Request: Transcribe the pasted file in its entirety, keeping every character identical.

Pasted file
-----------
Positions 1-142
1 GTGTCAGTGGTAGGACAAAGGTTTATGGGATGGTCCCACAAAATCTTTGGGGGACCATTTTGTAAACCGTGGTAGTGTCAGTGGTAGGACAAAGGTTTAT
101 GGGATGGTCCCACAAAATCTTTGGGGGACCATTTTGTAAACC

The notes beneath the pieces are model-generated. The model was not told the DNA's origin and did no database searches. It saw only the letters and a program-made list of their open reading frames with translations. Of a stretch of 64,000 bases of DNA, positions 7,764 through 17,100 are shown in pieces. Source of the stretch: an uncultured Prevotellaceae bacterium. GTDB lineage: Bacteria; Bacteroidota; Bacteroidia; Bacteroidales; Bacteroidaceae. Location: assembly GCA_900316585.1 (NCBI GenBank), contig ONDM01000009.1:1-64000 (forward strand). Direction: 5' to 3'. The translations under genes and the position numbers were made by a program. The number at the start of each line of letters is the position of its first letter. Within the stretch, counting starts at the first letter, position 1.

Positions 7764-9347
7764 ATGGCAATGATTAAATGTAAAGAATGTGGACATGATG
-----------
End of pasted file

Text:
Positions 1-142
1 GTGTCAGTGGTAGGACAAAGGTTTATGGGATGGTCCCACAAAATCTTTGGGGGACCATTTTGTAAACCGTGGTAGTGTCAGTGGTAGGACAAAGGTTTAT
101 GGGATGGTCCCACAAAATCTTTGGGGGACCATTTTGTAAACC

The notes beneath the pieces are model-generated. The model was not told the DNA's origin and did no database searches. It saw only the letters and a program-made list of their open reading frames with translations. Of a stretch of 64,000 bases of DNA, positions 7,764 through 17,100 are shown in pieces. Source of the stretch: an uncultured Prevotellaceae bacterium. GTDB lineage: Bacteria; Bacteroidota; Bacteroidia; Bacteroidales; Bacteroidaceae. Location: assembly GCA_900316585.1 (NCBI GenBank), contig ONDM01000009.1:1-64000 (forward strand). Direction: 5' to 3'. The translations under genes and the position numbers were made by a program. The number at the start of each line of letters is the position of its first letter. Within the stretch, counting starts at the first letter, position 1.

Positions 7764-9347
7764 ATGGCAATGATTAAATGTAAAGAATGTGGACATGATG